Featured stories from August 2007
From September, 1st, Beijing’s new virtual cops will be active on 13 of China’s portals, including China’s biggest blog-hosting services, Sohu.com and Sina.com. By the end of the year, the virtual police’s patrols are expected to cover all websites registered with Beijing servers.
The South African Blogosphere has been abuzz with allegations against the South Africa's Health Minister, Manto Tshabalala-Msimang, of alcoholism during, her conviction for theft and using undue influence in order to get herself a liver transplant. Various bloggers have aired their opinions of the matter as well as jokes and...
Stories from August, 2007
The Balkan Yankee writes on the ways in which the so-called “foreigner tax” is applied in Bulgaria.
Sean's Russia Blog posts an update on the investigation of Anna Politkovskaya's murder and remind his readers of another ongoing case: Aleksandr Litvinenko's murder.
MoldovAnn bought her first car in Ukraine and has spent some time driving it in and around Kyiv, and now she's off for a week of traveling with a group of international volunteers as part of the UNV Volunteerism Promotion Campaign.
Taras Kuzio compares Ukrainian politicians to their French counterparts: “Yulia could become Ukraine’s Thatcher or Sarkozy – Yushchenko will always be a Chirac. Maybe a woman can do what a man could never.”
The election is a month away and Yulia Tymoshenko campaign rallies are reported to be drawing crowds of supporters. Alluding to president Yushchenko's 2004 poisoning, Foreign Notes writes that Tymoshenko “should watch what she eats from now on, and especially keep away from sushi…”
Foreign Notes writes about Rinat Akhmetov, Ukraine's richest man.
The weather pattern heading towards the Caribbean has been officially categorized as Tropical Depression #6 of the hurricane season, according to an updated post by Francomenz.
On the last day of summer, here's a translation of LJ user drugoi's photo report on his trip to Crimea, one of the favorite summer tourism destinations in the Soviet times, now facing fierce competition from resorts in Turkey and Egypt.
There is a popular saying in Brazil that goes like this: “Say whatever you want to and you will hear what you don’t”. Paulo Zottolo, the Latin American President of the electronics giant Philips, has learned this the hard way. In a recent interview with Valor Econômico, a newspaper from...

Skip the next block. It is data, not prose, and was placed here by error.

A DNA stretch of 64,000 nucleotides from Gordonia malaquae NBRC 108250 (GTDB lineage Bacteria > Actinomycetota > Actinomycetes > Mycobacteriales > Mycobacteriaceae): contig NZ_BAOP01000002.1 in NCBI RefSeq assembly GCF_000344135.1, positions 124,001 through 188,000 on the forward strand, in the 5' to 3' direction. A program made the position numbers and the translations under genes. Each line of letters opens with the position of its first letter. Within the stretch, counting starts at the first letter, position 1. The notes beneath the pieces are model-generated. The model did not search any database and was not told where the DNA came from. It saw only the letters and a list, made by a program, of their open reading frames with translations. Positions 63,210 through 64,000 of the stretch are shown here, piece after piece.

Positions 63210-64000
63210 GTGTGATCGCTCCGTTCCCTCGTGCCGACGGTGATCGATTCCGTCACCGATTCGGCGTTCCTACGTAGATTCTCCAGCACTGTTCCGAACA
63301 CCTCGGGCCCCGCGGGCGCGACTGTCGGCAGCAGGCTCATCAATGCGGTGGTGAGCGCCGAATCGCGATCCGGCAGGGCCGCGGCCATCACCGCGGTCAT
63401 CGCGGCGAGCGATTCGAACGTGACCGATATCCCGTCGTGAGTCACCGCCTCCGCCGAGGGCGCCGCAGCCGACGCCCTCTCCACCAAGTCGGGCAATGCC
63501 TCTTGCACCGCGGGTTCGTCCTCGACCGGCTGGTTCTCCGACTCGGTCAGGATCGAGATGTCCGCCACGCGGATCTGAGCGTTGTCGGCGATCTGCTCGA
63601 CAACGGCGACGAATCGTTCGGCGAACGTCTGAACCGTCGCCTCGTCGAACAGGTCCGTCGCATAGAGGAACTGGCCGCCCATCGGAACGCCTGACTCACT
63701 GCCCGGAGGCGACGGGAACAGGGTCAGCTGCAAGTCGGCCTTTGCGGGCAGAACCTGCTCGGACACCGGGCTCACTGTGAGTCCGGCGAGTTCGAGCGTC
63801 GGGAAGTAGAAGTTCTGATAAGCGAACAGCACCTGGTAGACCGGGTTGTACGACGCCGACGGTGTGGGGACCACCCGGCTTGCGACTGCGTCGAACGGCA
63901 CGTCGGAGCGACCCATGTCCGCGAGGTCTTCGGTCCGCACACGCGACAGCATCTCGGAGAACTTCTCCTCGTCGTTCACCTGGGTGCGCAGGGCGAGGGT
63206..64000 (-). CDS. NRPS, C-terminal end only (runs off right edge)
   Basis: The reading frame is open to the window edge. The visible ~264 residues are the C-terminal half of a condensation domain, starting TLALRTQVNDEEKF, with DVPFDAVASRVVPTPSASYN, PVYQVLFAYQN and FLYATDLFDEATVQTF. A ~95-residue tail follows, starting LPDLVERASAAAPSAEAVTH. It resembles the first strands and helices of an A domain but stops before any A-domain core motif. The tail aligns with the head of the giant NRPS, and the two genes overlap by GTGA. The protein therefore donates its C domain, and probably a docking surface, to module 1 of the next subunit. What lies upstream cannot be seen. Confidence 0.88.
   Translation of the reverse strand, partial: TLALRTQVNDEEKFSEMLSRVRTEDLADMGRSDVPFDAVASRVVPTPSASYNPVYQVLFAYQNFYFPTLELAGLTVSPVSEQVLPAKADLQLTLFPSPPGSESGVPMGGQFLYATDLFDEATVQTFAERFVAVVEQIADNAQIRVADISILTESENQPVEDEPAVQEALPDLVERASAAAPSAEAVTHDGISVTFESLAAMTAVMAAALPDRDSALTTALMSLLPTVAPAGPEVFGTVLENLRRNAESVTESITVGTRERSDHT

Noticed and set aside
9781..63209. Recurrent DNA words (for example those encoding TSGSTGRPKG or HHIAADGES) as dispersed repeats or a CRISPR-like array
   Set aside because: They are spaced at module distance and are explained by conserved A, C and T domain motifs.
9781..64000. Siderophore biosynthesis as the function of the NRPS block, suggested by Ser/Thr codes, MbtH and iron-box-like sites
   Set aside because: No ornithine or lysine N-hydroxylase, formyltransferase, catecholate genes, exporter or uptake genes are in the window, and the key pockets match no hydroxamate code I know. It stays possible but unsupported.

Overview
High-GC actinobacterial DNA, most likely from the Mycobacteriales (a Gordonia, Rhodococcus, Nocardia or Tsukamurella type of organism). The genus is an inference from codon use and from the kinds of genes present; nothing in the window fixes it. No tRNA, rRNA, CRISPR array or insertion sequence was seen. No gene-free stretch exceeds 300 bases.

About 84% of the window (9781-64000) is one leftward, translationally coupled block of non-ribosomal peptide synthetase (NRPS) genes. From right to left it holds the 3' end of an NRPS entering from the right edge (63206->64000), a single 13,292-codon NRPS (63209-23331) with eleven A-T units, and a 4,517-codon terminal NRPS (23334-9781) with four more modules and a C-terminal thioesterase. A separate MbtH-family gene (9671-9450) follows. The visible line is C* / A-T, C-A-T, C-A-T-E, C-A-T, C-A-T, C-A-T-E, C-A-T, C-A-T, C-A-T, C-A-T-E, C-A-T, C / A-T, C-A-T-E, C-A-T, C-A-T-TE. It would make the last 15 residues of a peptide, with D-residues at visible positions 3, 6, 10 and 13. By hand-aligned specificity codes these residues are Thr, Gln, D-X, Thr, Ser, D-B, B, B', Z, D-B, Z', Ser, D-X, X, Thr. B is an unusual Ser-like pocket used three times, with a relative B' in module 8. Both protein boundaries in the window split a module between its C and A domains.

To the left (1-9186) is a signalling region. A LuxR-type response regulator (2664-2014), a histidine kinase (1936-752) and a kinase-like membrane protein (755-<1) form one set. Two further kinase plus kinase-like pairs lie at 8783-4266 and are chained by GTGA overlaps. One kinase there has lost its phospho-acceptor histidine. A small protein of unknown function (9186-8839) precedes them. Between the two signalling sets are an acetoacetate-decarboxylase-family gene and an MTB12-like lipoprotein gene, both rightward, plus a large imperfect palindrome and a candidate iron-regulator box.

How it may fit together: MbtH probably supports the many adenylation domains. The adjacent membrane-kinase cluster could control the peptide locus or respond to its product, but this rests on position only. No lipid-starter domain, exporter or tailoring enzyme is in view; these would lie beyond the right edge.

Nicholas Laughlin quotes BC Pires on the occasion of Trinidad and Tobago's 45th anniversary of Independence, while IZATRINI.com compares the country's first Independence Day celebration with how the holiday is celebrated today.
Francomenz follows the progress of a “disturbed” weather system heading towards Trinidad and Tobago.
Sierra Leone held its presidential and parliamentary elections on August 11, 2007. The exercise marked a peaceful transition to democracy after years of civil war. None of the presidential candidates won at least 55% to prevent a run-off, which is set for September 8th, 2007. Now on to the Sierra Leone Blogosphere to see what bloggers have had to say about the process...
Ultra Violet on a recent court judgment that rules that a working woman is a “housewife first”.
Does anti-terrorism policy justify loss of privacy online? Arzan Sam Wadia has more.
All Things Pakistan on the developments on the political front, as an Ex-PrimeMinister in exile returns to Pakistan in early September.
Democracy for Nepal on the internal dynamics of political parties as geographical identities become sharper.
Tunisian blogger A.L.G.Y of Cos-maux-polis is wondering whether a new Mohammed cartoon crisis is brewing. She explains that drawings of a man with the body of a dog wearing a turban were published in a local Swedish newspaper on August, 18th. As protests are underway in Pakistan and Iran, she...
Everything Morocco questions why there's so many cheap plastic products “made in China” being sold in the traditional artisan souks of Fez.
The View From Fez shares a list of books pertaining to the grand city of Fez.
Syria is the Arab bread basket of the Middle East, writes Egyptian D.B. Shobrawy, who adds that the Arab country is sharing the spoils with neighbours hit by a wheat shortage.
Bahrainis marked the birth of the Shia Imam Al Mahdi with a lot of fanfare and blogger Mahmood Al Yousif was out with his new camera to record the celebrations.